As a way of challenging myself to continuously push the boundaries of my business, I would make market observations and then mentally stretch them to their humorous extreme. For example, a dominant topic in the late ’90s was Y2K compatibility. Software companies around the world were scrambling to assure clients that their systems would handle the switch to the new millennium without a glitch. Which got me thinking: "What if my company came out with a Y3K compatible software, supported by a 100%, double-your-money-back guarantee? It would be a bold step, but customers would surely appreciate our long-term commitment to excellence." Of course, in one sense this was just silly musing. But in another sense, it was the very impulse that sparked a deep reflection on how to achieve lasting relevance for my customers.
How about you? To what extent do you explore the realm of the absurd as a way of generating important insights for growing your business or starting new ones? Simply having a sense of humorous curiosity will unlock a continuous burst of stimulating concepts. Let them be outrageous at first, knowing that each is the potential seed of a future-shaping business idea.
You can use exaggerated observations about prevailing norms or funny takes on customer experiences as your trigger. This should not be a random exercise you do, but rather an integral part of your approach to smart strategy formulation. You can find the absurd on display at StandUpStrategist.com. Launched last year, Stand-Up Strategist is the first rating platform dedicated to recognizing the important role of humor in business and providing a central resource for its purposeful application. Among SUS rating criteria is “Opportunistic Absurdity,” which seeks to capture the extent to which seemingly farfetched concepts actually contain the nucleus of a breakthrough business idea.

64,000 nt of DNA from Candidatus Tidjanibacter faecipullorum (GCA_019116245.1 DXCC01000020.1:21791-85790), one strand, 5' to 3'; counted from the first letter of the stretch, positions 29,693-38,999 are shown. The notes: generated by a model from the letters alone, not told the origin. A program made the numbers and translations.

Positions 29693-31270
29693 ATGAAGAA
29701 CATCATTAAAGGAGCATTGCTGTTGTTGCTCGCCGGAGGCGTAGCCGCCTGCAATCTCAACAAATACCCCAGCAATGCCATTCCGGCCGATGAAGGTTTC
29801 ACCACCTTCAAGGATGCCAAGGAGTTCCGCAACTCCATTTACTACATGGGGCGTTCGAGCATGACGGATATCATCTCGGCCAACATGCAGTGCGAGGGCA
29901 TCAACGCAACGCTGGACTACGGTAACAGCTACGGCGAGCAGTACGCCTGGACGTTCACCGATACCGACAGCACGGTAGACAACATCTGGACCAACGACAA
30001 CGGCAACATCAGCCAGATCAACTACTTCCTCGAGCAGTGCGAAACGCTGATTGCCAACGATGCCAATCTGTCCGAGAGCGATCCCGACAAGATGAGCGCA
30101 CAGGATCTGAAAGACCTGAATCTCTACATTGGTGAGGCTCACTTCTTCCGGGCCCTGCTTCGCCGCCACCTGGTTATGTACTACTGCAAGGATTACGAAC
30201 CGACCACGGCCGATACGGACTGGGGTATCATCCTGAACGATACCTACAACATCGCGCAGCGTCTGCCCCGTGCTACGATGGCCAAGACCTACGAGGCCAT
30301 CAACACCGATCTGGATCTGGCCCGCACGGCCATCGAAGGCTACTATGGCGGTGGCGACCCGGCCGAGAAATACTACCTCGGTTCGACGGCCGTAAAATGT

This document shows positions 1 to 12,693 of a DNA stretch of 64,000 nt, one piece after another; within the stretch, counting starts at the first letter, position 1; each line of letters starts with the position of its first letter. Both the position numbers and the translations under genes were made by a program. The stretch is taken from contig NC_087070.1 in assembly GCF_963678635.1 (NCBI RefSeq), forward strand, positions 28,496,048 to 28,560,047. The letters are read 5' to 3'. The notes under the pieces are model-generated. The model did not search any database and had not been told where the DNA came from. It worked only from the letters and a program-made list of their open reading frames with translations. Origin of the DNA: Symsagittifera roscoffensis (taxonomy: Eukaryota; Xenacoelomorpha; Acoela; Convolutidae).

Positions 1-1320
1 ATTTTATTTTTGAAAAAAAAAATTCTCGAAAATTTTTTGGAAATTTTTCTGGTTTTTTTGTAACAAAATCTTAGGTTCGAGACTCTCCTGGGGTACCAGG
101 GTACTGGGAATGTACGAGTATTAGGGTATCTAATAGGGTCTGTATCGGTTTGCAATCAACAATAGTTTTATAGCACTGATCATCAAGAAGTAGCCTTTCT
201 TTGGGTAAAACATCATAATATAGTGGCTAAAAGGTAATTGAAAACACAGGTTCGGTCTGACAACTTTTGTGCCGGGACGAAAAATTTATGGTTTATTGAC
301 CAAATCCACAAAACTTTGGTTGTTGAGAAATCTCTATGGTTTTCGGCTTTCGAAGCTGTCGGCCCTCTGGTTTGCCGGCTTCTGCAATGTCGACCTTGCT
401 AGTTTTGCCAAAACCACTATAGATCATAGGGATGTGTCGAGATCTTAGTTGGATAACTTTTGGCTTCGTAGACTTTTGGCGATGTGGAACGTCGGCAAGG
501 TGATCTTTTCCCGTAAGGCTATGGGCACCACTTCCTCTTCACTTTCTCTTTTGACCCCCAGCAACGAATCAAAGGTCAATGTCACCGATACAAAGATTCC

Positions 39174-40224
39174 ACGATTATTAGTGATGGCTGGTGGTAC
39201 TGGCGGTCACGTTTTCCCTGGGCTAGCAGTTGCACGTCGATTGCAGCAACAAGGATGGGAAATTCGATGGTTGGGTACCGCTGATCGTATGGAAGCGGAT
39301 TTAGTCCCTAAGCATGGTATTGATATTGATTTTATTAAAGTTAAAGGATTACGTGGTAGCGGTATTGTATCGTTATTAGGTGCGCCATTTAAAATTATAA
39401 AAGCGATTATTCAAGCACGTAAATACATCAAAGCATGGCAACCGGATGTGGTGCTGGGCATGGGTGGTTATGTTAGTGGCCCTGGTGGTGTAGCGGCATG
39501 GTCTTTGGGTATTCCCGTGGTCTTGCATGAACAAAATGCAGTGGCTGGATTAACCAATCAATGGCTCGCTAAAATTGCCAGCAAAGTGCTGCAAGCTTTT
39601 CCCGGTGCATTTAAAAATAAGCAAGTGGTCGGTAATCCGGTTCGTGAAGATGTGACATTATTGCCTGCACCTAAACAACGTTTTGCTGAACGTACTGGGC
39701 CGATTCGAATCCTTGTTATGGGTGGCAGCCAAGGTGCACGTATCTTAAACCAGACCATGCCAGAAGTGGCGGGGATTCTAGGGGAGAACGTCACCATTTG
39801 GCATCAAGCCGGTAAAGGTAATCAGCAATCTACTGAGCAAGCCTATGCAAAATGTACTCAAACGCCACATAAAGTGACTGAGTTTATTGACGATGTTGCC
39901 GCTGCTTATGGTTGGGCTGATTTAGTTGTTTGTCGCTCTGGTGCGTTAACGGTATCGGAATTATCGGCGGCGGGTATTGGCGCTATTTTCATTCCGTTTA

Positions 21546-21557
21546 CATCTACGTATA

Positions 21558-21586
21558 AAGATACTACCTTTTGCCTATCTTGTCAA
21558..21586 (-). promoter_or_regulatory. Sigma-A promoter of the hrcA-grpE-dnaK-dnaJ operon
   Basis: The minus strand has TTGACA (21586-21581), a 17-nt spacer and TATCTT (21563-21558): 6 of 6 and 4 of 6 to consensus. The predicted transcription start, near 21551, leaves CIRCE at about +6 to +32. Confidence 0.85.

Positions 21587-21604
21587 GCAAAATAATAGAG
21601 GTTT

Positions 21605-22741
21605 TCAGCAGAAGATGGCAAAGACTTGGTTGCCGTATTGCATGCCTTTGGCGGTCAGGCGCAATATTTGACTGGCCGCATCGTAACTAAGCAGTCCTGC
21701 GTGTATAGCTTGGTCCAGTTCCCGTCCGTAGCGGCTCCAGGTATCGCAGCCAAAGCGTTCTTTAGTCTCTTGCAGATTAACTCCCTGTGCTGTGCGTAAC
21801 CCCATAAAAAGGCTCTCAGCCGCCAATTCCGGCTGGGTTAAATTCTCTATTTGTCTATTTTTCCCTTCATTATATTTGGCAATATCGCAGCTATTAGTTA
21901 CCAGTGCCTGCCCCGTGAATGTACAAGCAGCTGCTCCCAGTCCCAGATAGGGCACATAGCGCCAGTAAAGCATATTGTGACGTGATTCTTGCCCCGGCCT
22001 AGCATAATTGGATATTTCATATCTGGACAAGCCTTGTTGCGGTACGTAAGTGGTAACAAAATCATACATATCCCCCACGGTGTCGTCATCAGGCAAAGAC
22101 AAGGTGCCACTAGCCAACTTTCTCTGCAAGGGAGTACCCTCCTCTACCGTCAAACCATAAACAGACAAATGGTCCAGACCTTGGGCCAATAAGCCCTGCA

Here is one more farcical rumination to inspire you. I find dry-cleaning prices to be obscenely high. If you think about it, you buy a $50 pair of dress pants then pay $7.50 to have it dry-cleaned. In other words, you pay fifteen percent of the purchase price just to have the garment cleaned once. Using the same ratio, you would pay three thousand dollars for every car wash if you owned a $20,000 vehicle. I guess the expression “Getting taken to the cleaners” is no joke. Such a completely disproportionate cleaning-cost/purchase-price ratio seems like a strong justification for introducing a line of eco-friendly, disposable garments. Or self-ironing clothes. Or simply a vastly re-imagined dry-cleaning experience.
In an environment of constant change, standing still is not an option. To be successful, entrepreneurs must continuously shape the future, rather than risk becoming its casualty. Which is where the critical role of exploring the absurd comes in. A pinch of constant, comic inquisitiveness keeps your senses alert, facilitates invaluable insights, and keeps you front and center of what will come next.
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This article originally appeared on Entrepreneur.com. Minor edits have been done by the Entrepreneur.com.ph editors.